UAVs (Unmanned Aerial Vehicles) offer quite a bit to the prepper. Small, inexpensive radio-controlled aircraft have now come down in price such that a prepper might build one, or have one built, for less than $1,000. That might seem like a lot, and they surely can go up in price from there, but they provide options to the prepper’s lifestyle and security that should be considered by certain individuals and groups in our community.
I’ll present you with a few applications for this technology. I won’t go into all of them, and some of you might surmise why that is. These uses have a broader appeal than the more specialized configurations being experimented with on the fringe.
First, I’d like to introduce you to the more common types of UAV. These are the “Tri-copters” and the “Quad-copters”. Their designations are derived from the number of propellers that each carries. When viewed from above, the tri-copter is triangular in shape, with one motor and propeller combination at the end of each arm. The quad-copter has four arms and motor /prop assemblies. From here forward I will refer to them simply as “copters”.
Copters are commanded by current radio-control technology found in hobby stores. Their simple flight is made possible by the use of controller boards that provide motor control and stabilization via solid state gyroscope units. They are small, lightweight and programmable. The builder /buyer can take advantage of numerous add-on modules, or purchase boards with built-in capabilities that make possible GPS navigation, way-point programming and /or recording, RTB (return-to-base), loss-of-signal station-keeping, altitude hold and others. With a full suite of options loaded on, these machines become almost life-like. With increased capabilities come increased utility.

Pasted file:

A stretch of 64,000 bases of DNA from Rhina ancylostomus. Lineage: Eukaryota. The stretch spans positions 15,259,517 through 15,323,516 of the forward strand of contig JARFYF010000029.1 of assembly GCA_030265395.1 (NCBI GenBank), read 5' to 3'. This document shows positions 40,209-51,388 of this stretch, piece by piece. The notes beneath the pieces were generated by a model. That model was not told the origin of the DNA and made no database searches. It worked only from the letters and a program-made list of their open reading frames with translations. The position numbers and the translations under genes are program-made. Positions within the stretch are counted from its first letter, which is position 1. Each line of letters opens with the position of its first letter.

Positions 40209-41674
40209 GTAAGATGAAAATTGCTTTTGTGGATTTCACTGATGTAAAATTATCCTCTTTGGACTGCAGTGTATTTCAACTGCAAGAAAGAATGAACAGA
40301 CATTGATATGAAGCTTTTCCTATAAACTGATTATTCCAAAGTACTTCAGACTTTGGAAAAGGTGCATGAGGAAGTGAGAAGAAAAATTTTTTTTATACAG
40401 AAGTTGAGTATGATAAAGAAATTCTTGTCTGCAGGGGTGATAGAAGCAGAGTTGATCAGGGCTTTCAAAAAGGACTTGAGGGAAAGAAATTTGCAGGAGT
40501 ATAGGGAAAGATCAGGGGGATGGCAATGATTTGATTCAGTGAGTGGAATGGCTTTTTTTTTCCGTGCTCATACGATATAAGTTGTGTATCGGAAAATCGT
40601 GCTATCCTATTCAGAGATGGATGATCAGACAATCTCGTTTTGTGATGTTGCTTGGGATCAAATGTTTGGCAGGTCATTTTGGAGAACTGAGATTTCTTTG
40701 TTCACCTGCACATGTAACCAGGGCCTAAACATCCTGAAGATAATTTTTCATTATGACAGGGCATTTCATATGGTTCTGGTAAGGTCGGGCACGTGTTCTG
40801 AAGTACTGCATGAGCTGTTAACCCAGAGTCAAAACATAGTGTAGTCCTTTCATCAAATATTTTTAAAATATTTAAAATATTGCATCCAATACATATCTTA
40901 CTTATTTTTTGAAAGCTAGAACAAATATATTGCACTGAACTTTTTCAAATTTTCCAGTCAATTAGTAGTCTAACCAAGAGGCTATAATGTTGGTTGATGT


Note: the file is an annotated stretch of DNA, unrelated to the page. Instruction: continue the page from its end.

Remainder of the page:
Each retreat has its security concerns, and some of those are only addressed by feet on the perimeter, eyes behind binoculars, or cameras on poles. Keeping a watch on things beyond these limited capabilities requires more assets tasked to the problem. Risking human life to gather information is a terribly lopsided trade. I am a big believer in technology as a servant. This is where a copter can help out. A copter can carry camera. This camera might record what it sees for later viewing or, with the right kind of equipment, transmit live video to its operator and base station. Video surveillance of the retreat’s perimeter, geography beyond the border, or even the interior from above, can do much to expands the occupants’ situational awareness.
The copter can be used to fly the perimeter and see things as a bird might. Once the impact hazards to a specific flight path are well defined, the bird can fly its route automatically and send live video home, or be manually flown to gather visual clues to this or that situation. Hovering, it may act as a specialized camera pod where one did not previously exist. One happy feature of these machines is that they are inherently quiet. Even four electric motors spinning blades 50 feet away can be hard to hear, especially with other noises in the area. Your hovering camera pod need not be audible to intruders in order to be effective. If they have helmets or other head gear, so much the more in your favor.
Speaking of intruders, or prying eyes as the case may be, they won’t be on your border forever. They will need to go home sometime. If home is within a couple miles, you can follow them without risk to yourself. That’s right. Copters can have a range measured in miles! Some home versions have been known to venture out 3 miles and back, using live video to assist in guidance. These machines push the envelope quite a bit, and can be costly, but they showcase the possibilities. If your retreat is being cased, it’s possible that the interested parties are at least temporarily bivouacked well within 1 mile of the retreat. This range is very workable, with live video. On an off note…. it you are being watched by one of these machines owned by the other side, it is possible to “watch” them in return, and follow the copter back to its own base for further study. Something to think about….
The average run time in between 8 and 12 minutes. This can leave you with 2 to 6 minutes over a target 3 miles away, or 10 minutes locally. Some people are experimenting with super lightweight frames and efficient batteries to increase run time.
Lots of hunters make use of automated trail cameras to study game movement patterns while they are away. Using a copter adds a real-time mobile component to this. Think you see a doe out there at 250 yards in the early morning light? Send up your bird to take a peak. Want to see if that game trap has been sprung? Fly out and verify it. Need to see if that buck stopped over the next ridge? No problem. Infrared cameras are also workable, and can help get a look at things in the dark. Granted, the range and clarity will suffer, but there may be applications for this in a retreat hunting setting.